The Parsons House illustrates how a building’s site was fundamental in the way Jones conceived a design. He believed a building must be understood holistically—viewed from a distance, on approach, close up, and, from inside, the vistas beyond. The driveway to the Parsons house is marked at street level by a curved retaining wall and a Jones-designed pylon. It then crosses a small stream and mounts a modest elevation to the spacious carport that shelters the house’s entrance. The exterior is a combination of stone, wood, and glass, the last in the large windows that give views across the hillside. A vestibule leads to a spacious dining room, with Jones-designed chairs. A long, low cabinet separates the dining area from an informal sitting room, which has a floor-to-ceiling fieldstone wall housing a wide fireplace. To distinguish the spaces there is a change of levels, with the sitting room three steps below the dining area. The bedroom wing looks down the steep hillside to a small lake parallel to the house and the rural road beyond. Landscaping around the house consists of small courtyards enclosed by fieldstone walls. The merging of building into the site and the interplay of building materials characterize Jones’s all-encompassing approach to architecture.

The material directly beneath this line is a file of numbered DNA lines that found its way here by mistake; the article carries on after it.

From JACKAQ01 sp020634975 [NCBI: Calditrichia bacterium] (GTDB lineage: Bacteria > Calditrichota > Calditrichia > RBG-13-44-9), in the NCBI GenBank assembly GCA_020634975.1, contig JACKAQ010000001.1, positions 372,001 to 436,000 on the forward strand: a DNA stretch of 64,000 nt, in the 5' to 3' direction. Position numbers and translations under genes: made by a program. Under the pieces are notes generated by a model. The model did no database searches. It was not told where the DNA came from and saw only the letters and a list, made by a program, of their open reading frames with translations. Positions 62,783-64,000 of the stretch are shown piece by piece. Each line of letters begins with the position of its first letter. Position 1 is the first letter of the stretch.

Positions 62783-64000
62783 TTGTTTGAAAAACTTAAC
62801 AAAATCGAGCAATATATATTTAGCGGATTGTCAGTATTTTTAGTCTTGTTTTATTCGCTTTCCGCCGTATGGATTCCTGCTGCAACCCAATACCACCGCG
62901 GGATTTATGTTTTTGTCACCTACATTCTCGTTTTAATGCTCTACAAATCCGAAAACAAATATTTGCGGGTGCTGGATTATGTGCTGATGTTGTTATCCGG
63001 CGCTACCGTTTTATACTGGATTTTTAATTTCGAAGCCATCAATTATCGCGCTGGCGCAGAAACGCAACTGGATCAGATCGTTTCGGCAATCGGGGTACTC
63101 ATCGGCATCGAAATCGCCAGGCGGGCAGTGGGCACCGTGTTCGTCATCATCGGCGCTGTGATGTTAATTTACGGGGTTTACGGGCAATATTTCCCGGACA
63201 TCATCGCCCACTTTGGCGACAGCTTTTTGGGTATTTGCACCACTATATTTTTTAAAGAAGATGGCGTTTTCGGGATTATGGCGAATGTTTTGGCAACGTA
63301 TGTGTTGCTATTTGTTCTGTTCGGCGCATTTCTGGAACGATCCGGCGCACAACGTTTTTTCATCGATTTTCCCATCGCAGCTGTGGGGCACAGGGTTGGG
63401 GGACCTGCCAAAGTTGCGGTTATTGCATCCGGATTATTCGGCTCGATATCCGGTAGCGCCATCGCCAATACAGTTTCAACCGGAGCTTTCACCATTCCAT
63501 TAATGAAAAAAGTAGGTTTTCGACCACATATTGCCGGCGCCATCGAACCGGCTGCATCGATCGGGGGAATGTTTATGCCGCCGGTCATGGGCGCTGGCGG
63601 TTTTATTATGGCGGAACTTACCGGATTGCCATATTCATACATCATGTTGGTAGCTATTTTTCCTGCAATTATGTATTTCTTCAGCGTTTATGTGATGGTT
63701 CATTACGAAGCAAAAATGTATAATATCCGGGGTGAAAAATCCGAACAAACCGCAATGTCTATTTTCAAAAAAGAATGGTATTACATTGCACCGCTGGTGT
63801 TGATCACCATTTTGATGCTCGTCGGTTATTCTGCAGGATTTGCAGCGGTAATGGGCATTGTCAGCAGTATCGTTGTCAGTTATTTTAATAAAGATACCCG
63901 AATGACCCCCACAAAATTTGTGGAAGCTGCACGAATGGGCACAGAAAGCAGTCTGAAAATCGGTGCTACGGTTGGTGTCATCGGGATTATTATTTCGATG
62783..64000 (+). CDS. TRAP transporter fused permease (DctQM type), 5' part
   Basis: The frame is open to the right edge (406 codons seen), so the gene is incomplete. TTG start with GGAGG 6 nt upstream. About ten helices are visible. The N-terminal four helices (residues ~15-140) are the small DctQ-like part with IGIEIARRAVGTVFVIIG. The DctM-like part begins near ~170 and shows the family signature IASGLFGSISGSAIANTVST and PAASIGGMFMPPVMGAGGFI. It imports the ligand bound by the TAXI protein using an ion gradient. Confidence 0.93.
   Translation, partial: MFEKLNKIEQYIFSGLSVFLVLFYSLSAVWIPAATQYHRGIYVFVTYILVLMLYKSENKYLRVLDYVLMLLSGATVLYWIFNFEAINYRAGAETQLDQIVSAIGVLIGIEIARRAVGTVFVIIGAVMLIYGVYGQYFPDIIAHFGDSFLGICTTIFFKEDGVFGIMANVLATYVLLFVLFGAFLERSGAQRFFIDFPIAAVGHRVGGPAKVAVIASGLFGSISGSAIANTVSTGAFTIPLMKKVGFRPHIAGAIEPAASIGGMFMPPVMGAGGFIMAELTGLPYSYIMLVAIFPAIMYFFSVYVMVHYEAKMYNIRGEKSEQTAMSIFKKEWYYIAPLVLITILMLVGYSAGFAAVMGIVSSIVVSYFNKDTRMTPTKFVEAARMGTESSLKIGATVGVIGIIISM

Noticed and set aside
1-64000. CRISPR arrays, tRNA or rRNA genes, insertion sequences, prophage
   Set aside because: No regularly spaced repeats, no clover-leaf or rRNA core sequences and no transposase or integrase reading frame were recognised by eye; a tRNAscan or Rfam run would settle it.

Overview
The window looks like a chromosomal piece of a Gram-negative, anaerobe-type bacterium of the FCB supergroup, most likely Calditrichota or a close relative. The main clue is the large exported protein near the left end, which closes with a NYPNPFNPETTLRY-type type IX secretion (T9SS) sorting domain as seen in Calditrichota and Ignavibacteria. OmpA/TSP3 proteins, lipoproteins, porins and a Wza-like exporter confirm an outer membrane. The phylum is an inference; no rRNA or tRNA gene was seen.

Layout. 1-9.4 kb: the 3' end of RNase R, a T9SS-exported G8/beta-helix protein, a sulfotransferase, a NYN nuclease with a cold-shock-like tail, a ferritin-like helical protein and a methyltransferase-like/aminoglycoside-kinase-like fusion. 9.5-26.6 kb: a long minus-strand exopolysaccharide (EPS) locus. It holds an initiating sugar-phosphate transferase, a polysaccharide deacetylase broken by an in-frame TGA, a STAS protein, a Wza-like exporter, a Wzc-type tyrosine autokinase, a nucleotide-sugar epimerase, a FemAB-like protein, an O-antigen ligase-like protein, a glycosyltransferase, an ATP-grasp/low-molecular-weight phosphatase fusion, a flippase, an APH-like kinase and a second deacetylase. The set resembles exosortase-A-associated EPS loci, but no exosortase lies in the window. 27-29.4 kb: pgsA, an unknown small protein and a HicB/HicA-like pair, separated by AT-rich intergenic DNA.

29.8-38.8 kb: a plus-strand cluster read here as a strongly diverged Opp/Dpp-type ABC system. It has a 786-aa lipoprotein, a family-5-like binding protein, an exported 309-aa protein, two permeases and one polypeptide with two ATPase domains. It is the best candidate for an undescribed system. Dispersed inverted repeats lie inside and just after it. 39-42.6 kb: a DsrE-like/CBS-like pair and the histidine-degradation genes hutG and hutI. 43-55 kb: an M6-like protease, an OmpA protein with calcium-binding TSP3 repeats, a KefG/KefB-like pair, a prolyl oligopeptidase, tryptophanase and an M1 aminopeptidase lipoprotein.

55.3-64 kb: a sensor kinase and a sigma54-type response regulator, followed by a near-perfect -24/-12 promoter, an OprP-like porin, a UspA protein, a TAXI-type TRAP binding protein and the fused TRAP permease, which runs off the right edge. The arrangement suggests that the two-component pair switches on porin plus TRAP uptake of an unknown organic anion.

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Glenn Parsons House
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